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How to choose the best coffee grinder

Burr coffee grinders and low speed work the best

Daniel Haaf

With a good coffee grinder, you'll take coffee-drinking to the next level. There are coffee machines with built-in grinders, but if you want the best possible results from the grind, a separate coffee grinder is what you need.

So what type of coffee grinder should you choose? How much do you have to pay for a really good coffee grinder? Below we'll guide you through some of the most important things to bear in mind when choosing a coffee grinder.

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This is why you need a coffee grinder

By grinding the beans yourself before brewing your coffee, you'll get a more powerful, richer flavour that you simply won't get from a pre-ground coffee. The reason is that it keeps more of the aromatic oils from the beans when you grind them yourself.

In addition, you can choose the coarseness of the grind yourself and sometimes how fast the grinder should work. You can control the whole process yourself and get more control over the finished result.

Burr grinders are better than blade grinders

There are mainly two varieties of coffee grinders to choose from. The slighly cheaper, simpler models, use rotating blades. The best grinders, however, are made up of two revolving abrasive surfaces (called burrs) that are either flat or conical. The advantage with a burr grinder is that you get a smoother, more even result.

The conical burrs are slightly better than the flat models. The reason is that conical burrs are a little better at grinding evenly. In addition, the finished coffee powder keeps its taste just that little bit longer.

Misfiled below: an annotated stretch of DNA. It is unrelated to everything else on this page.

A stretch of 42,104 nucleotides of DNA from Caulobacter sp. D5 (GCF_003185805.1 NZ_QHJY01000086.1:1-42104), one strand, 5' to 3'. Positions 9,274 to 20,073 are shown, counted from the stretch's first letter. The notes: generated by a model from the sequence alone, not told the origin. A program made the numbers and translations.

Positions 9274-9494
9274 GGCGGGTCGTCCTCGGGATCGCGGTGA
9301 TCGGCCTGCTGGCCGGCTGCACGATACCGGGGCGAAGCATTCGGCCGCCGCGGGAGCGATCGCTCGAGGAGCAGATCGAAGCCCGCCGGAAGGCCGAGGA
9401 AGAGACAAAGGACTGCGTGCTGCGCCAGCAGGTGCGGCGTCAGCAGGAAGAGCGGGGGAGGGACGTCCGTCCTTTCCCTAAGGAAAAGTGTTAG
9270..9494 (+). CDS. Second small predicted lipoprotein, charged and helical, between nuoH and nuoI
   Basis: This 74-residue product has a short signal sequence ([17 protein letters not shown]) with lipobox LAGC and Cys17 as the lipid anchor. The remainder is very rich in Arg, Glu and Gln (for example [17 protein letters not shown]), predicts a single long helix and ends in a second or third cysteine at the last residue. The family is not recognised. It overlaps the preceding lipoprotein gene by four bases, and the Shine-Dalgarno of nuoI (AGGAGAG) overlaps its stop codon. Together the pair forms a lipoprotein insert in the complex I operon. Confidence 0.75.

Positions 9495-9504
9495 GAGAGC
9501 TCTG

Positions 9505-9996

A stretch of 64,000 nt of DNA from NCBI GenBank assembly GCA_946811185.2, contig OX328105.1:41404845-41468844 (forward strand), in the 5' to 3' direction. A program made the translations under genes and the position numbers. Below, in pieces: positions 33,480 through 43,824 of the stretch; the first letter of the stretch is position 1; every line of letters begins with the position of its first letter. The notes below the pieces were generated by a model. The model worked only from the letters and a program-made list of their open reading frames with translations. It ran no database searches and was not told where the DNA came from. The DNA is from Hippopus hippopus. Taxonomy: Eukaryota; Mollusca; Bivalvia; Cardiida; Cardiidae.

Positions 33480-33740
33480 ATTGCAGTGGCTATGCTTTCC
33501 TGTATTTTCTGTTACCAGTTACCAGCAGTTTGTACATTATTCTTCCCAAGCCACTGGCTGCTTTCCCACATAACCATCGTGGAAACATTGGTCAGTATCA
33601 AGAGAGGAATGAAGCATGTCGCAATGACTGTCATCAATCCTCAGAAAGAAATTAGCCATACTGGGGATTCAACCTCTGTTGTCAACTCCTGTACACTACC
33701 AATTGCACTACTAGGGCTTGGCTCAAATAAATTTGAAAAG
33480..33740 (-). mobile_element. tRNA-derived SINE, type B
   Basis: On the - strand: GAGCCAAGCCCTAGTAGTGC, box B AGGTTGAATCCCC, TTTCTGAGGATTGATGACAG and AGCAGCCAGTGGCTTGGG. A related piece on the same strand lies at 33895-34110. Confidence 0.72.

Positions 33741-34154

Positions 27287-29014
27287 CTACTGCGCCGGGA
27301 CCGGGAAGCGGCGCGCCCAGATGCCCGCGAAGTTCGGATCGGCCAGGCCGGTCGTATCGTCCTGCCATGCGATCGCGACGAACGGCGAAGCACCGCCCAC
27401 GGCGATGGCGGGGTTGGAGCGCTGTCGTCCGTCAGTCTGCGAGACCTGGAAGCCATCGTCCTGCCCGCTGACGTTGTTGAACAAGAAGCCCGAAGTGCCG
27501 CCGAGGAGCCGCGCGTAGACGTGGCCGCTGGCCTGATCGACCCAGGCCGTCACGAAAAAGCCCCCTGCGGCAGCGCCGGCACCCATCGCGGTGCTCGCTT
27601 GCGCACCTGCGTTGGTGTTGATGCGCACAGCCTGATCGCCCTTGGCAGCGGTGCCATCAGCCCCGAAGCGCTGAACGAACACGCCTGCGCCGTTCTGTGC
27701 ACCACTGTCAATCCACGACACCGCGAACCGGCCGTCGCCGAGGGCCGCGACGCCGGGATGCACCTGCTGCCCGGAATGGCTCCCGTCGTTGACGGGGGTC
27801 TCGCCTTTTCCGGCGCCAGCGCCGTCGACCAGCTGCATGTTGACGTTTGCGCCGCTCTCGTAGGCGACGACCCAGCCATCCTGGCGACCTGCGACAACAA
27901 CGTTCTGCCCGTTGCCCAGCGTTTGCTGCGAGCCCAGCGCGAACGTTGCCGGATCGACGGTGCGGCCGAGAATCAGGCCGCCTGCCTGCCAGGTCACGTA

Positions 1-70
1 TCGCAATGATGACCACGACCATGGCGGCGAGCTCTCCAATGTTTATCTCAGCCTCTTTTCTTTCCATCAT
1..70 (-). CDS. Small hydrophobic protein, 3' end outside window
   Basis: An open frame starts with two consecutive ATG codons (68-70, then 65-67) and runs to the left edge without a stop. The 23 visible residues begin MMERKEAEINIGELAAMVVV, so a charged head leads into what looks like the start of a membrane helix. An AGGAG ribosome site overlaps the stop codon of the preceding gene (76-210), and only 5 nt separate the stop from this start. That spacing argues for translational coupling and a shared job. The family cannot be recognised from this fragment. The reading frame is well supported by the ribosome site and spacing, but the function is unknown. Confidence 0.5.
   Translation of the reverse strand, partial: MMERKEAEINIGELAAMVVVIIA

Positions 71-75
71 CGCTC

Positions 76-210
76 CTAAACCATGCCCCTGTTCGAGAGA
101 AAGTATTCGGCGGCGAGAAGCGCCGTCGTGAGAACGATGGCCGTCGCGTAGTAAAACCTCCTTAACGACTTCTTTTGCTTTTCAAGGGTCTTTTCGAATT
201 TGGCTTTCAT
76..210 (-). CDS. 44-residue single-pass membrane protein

Ceramic or steel

Grinders are mainly made of ceramic or steel. Ceramic grinders can grind a larger amount of coffee beans before they need to be replaced. However, ceramic is a more sensitive material than steel and breaks more easily if foreign objects end up in the grinder. Ceramic is also worse at dissipating heat. If you are buying your first coffee grinder and don't have specific preferences to start with, both materials work equally well.

Avoid the cheapest coffee grinders

What distinguishes a slightly more expensive and high-quality coffee grinder from the cheaper ones is how finely ground and even the results are. If you are going to make espresso, it's important that you have a really good coffee grinder, while ordinary filter coffee, for example, is more forgiving if the grains are not evenly ground.

A good price point for a grinder is around 100 pounds or more, but there are great machines such as the Wilfa WSCG2 for less than that. It's a good machine for first time buyers who don't want to spend too much on a grinder.

The right settings for coarseness

It's important that your coffee grinder can grind the coffee beans to the right size. Check carefully before you buy your grinder so that the grinder can handle as fine or coarse coffee as you need. It should also have enough intermediate positions for that fine-tuning that gives you exactly the right size of ground coffee.

Electric or manual coffee grinder